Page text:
Some experts think Space-X won't be able to do a reusable 2nd stage. But then many of them thought that having a reusable first stage was just sci-fi too and Space-X is ready to try it with a pretty good chance of success.

- George Gassaway

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georgegassaway

The landing barge has been an interesting "new development". Although more in the form of being announced in the last few months, but in retrospect probably planned for years.

The announced plan for landing the first stage, was to fly back to the launch site. Although that would require a lot more fuel (cost of payload mass) to stop the downrange momentum then thrust back. So it is a lot more efficient to let it fall on a mostly ballistic path and put a barge pretty much right under where it was going to splash down on a normal trajectory, requires a lot less fuel and therefore allows more payload to orbit. But of course more operational costs in having a barge and associated people, ship(s), and equipment at sea. The 15% of fuel left over that has been stated as needed for the landing..... it does not look like it burns the engines for THAT long on the successful ocean landings they have made. So that 15% might be the fuel needed to thrust back to the launch site and they only need a small amount of that 15% for sea/barge landings (they are only igniting three of the nine Merlin engines for the landings, and of course it is way lighter without all of the used up fuel mass and upper stage/payload gone).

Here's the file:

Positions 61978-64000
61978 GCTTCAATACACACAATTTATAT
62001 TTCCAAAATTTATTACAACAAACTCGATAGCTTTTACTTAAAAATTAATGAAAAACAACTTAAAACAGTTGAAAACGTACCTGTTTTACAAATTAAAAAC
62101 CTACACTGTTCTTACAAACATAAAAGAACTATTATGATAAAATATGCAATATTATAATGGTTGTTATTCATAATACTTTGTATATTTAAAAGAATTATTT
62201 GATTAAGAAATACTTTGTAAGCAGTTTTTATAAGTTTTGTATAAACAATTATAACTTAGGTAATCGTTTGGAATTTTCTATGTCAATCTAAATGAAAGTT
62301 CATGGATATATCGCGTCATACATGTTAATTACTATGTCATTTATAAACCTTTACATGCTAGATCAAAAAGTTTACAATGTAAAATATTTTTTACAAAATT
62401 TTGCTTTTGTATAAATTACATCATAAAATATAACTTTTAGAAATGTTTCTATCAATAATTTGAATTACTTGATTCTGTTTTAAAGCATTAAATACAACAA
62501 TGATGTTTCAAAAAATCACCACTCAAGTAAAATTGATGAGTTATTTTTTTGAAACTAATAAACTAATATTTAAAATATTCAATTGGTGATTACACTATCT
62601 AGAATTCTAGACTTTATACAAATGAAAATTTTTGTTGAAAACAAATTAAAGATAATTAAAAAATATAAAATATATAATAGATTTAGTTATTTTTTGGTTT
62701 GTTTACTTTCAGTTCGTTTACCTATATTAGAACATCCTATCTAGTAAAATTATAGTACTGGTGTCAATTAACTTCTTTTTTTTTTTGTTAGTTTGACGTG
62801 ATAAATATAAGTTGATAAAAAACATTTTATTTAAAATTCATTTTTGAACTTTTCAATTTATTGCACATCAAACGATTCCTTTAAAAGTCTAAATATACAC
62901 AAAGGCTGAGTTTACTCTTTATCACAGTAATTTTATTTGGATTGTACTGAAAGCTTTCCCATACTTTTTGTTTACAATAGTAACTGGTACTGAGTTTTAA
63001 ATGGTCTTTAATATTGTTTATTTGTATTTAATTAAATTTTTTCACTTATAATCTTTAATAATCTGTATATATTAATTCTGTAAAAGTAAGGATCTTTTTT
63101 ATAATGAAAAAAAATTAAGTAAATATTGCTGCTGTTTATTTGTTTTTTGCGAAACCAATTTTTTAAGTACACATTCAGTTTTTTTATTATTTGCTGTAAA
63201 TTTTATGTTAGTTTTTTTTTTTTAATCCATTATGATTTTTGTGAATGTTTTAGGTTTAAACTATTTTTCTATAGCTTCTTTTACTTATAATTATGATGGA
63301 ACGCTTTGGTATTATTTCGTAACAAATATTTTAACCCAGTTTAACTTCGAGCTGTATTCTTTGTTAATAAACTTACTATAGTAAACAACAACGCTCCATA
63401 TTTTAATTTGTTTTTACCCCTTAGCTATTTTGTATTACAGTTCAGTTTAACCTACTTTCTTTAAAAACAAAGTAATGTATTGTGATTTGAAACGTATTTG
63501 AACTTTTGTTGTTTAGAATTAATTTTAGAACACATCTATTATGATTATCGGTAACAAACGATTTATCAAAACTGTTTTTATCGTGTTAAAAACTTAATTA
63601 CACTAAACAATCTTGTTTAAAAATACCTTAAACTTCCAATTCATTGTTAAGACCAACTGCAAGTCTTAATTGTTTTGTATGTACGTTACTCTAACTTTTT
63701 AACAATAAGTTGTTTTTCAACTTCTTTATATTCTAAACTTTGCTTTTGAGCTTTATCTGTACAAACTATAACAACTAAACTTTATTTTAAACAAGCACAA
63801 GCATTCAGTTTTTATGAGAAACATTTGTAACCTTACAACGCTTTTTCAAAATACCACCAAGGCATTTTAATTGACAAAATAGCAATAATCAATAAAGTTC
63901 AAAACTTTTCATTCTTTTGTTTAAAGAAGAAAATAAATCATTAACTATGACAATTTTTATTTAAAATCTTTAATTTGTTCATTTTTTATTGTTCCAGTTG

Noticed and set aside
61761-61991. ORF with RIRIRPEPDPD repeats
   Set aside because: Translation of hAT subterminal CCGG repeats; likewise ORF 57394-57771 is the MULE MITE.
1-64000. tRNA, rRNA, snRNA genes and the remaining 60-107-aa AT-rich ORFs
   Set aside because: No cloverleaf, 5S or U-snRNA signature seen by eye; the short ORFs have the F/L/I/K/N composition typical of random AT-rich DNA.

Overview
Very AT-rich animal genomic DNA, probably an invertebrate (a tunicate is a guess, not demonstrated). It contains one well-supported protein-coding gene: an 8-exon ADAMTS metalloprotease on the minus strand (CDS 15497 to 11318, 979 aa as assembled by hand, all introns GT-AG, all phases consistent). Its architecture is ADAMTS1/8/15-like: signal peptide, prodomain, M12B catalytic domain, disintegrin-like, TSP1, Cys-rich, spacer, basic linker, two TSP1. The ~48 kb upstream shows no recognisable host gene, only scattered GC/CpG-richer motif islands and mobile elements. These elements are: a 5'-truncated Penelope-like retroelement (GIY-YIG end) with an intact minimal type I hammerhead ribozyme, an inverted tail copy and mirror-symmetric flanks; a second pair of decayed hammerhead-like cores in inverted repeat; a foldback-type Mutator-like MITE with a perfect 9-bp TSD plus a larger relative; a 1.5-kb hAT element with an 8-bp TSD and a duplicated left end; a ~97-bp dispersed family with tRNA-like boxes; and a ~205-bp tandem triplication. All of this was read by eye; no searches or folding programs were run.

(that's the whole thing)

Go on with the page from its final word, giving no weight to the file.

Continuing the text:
Anyway, they have applied for permission to have flights land back at CCAFS (Cape Canaveral Air Force Station), where they launch from. There are major safety issues though with a rocket coming "inboound". If things go wrong, a "self destruct" means that lots of pieces would fall down over a large area, very bad if it was coming down over populated land. There are ways of reducing those risks, it looks like a good plan, but in any case they do not have permission to land there yet.

So, the news of the barge came out in recent months, sounding like a temporary plan for a handful of test flights. So if the landings succeed, then that may help to pave the way to getting permission to land back at the Cape. But the work that's been put into this barge does not seem to fit into a temporary 2-3 test flight program, then they'd not need it anymore.

Because even if/when they get permission to land at the cape, they will need the barge anyway. Because of Falcon-9 Heavy:

It will take off using three Falcon-9 first stages. BUT, the center core will get most of its fuel at first from the two side boosters, a cross-feed that IIRC has never been used on a real rocket vehicle, but is an extremely popular method in the game Kerbal Space Program (and VERY efficient. It is like being able to do a 2-stage rocket where the second stage engines get to also fire with the first stage engines, improving thrust to weight ratio by 50%, allowing for heavier upper stages/payload).